Commissioner Mark Daleiden asked what the typical reason given for a local physician declining to sign a Death Certificate was. Sheets responded that there has been an exponential increase in physician-declined death certificates. He attributes the increase to lack of education when physicians are in medical school as to the protocol required when determining a cause of death. Sheets said MME provides a report to the physicians explaining what was discovered and the cause of death determination in hopes of reducing that number, but the number of physician-declined Death Certificates continues to climb. He said another factor is that some patients haven’t seen a physician in months or even years prior to their death. Sheets said that top staff at MME teach classes at the University of Minnesota and MME hosts fourth-year residency students and use both opportunities to educate medical students on signing Death Certificates.
RECOMMENDATION: The consensus was to accept the 2021 Midwest Medical Examiner Annual Report
III. Permitting and Ordinance of Gravel Pit Discussion
Kelly said this topic was added to the workshop agenda at the May 3 County Board meeting. Commissioner Darek Vetsch said this has been a topic recently in his district but has been an issue that has arisen numerous times throughout the county over the last two decades. Currently, Rockford Township is the only township that has an ordinance stricter than the county ordinance, Silver Creek Township currently has a gravel pit moratorium and Buffalo Township is considering putting a moratorium in place. Given that townships are taking action themselves, Vetsch questioned whether it is time for the county to revisit its gravel pit ordinance in a holistic approach to dealing with issues that arise throughout the county. Vetsch said his concern is that Wright County Planning & Zoning may find itself facing 10 or more sub-ordinances from townships at some point, which is difficult to manage through so many jurisdictions.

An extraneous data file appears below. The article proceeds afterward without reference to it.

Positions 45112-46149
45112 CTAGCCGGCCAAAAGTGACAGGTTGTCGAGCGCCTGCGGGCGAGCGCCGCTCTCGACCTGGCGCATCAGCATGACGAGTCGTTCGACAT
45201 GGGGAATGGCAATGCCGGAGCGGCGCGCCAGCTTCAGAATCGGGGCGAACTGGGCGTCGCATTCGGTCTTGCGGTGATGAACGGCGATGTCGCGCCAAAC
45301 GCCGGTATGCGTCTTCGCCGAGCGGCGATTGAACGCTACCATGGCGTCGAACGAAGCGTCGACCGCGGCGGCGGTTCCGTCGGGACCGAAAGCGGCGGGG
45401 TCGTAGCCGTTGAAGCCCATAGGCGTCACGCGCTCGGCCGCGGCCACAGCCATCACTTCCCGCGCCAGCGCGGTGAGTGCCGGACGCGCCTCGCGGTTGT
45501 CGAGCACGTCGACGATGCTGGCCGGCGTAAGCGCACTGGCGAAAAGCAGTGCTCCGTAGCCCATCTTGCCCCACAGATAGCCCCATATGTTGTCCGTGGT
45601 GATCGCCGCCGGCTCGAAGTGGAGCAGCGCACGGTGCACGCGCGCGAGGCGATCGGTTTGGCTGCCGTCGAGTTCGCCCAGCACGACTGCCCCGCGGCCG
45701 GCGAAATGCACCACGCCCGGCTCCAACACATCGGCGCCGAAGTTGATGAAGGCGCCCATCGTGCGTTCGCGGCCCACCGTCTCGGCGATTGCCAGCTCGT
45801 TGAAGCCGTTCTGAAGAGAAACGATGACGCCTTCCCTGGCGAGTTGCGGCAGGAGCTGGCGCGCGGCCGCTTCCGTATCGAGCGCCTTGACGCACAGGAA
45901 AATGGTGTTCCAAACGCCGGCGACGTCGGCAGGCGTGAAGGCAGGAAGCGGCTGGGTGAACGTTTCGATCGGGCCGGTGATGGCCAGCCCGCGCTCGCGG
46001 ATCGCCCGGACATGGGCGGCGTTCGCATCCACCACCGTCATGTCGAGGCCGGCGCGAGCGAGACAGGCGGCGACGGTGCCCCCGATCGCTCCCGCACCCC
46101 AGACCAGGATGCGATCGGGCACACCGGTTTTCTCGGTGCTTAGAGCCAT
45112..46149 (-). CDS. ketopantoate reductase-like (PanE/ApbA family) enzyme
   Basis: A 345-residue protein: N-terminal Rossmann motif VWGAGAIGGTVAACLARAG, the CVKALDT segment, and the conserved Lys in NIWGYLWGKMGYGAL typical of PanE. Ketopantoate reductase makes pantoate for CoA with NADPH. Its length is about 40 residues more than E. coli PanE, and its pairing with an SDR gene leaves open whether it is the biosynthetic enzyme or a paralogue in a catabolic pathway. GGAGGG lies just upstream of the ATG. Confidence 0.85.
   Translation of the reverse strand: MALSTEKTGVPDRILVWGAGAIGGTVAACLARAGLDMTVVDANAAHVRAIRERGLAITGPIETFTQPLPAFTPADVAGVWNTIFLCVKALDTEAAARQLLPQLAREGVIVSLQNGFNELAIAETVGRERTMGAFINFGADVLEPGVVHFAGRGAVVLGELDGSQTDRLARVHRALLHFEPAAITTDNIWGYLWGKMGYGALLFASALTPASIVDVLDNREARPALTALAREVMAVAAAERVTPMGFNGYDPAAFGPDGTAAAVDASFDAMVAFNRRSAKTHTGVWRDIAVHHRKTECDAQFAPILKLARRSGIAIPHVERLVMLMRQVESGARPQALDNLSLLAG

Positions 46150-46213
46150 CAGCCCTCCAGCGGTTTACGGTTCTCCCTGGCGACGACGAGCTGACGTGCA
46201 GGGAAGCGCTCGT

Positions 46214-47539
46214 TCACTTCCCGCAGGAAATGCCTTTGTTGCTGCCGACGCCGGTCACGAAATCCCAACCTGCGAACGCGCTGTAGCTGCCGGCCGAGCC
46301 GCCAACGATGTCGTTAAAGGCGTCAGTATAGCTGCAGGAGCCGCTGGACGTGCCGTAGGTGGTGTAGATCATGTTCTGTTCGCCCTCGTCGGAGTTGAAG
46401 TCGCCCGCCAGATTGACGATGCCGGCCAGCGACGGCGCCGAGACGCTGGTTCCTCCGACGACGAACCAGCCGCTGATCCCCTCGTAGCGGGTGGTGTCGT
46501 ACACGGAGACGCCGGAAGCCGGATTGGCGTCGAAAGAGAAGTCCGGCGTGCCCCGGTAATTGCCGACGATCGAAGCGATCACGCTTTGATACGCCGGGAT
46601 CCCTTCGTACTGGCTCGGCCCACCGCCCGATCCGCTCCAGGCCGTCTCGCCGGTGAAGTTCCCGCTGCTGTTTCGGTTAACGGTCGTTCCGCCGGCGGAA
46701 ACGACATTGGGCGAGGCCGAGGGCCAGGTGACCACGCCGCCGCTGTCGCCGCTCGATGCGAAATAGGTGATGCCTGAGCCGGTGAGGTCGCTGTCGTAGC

Planning & Zoning Administrator Barry Rhineberger said the first mention of mining and extraction in a county ordinance was in 1967 and most of the language in the current version dates back to 1979 – clearly reason for updating and modernization of the ordinance language. He said much of the verbiage in the ordinance is what gets submitted and what conditions are placed on them. For example, the Rockford gravel pit ordinance limits the number of open pits that can be in operation at any given time. Rhineberger said any decisions on the county ordinance end up in the hands of the Planning Commission, which is charged with placing conditions on the use of gravel pits.
Husom said that the use of an Interim Use Permit (IUP) is more straightforward than a Conditional Use Permit (CUP) because an IUP has a sunset date when the operation needs to be completed, while a CUP can remain in place if there aren’t any violations by the pit operator. Vetsch stated that a CUP renewal provides more rights for the operator, since the burden is on the Planning Commission to find something that has changed that would disallow the CUP from being renewed. With an IUP, Vetsch said, it much better states out the conditions in place and, once the term expires if work is to continue in that gravel pit, a new application needs to be submitted – effectively restarting the process from scratch as if it was a first-time application. Rhineberger said that, with a CUP, the county has the burden of proof to sunset a project, while the burden of proof is on the operator with an IUP.